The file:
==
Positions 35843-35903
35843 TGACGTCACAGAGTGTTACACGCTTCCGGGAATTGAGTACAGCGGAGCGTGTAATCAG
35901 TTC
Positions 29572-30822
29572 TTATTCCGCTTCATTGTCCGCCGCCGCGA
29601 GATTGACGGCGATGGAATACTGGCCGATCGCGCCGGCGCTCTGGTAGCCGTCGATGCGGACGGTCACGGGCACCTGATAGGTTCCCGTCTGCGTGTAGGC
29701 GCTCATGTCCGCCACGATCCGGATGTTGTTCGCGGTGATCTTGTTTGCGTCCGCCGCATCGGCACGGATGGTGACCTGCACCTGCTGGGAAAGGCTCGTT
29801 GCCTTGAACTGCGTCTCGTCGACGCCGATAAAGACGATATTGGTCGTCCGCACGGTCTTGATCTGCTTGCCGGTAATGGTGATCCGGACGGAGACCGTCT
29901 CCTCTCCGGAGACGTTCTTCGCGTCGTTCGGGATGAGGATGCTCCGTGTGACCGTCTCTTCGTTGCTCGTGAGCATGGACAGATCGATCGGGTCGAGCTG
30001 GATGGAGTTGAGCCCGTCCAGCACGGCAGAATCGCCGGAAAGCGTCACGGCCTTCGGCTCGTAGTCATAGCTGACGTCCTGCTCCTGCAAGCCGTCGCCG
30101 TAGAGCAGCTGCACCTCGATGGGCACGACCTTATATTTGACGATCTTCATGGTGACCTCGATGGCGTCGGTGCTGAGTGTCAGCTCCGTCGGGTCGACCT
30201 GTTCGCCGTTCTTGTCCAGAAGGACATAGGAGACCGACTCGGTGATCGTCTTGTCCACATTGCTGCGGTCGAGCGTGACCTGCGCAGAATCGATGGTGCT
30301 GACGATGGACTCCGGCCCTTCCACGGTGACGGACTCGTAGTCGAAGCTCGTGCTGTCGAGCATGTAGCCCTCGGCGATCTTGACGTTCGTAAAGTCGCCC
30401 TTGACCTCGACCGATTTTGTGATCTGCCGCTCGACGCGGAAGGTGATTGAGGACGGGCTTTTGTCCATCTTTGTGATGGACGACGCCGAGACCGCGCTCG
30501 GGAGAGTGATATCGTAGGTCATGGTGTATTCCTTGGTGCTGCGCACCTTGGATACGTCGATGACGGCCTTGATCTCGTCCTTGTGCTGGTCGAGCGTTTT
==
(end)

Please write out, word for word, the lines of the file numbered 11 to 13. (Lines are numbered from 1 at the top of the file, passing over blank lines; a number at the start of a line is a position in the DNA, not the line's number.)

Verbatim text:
30101 TAGAGCAGCTGCACCTCGATGGGCACGACCTTATATTTGACGATCTTCATGGTGACCTCGATGGCGTCGGTGCTGAGTGTCAGCTCCGTCGGGTCGACCT
30201 GTTCGCCGTTCTTGTCCAGAAGGACATAGGAGACCGACTCGGTGATCGTCTTGTCCACATTGCTGCGGTCGAGCGTGACCTGCGCAGAATCGATGGTGCT
30301 GACGATGGACTCCGGCCCTTCCACGGTGACGGACTCGTAGTCGAAGCTCGTGCTGTCGAGCATGTAGCCCTCGGCGATCTTGACGTTCGTAAAGTCGCCC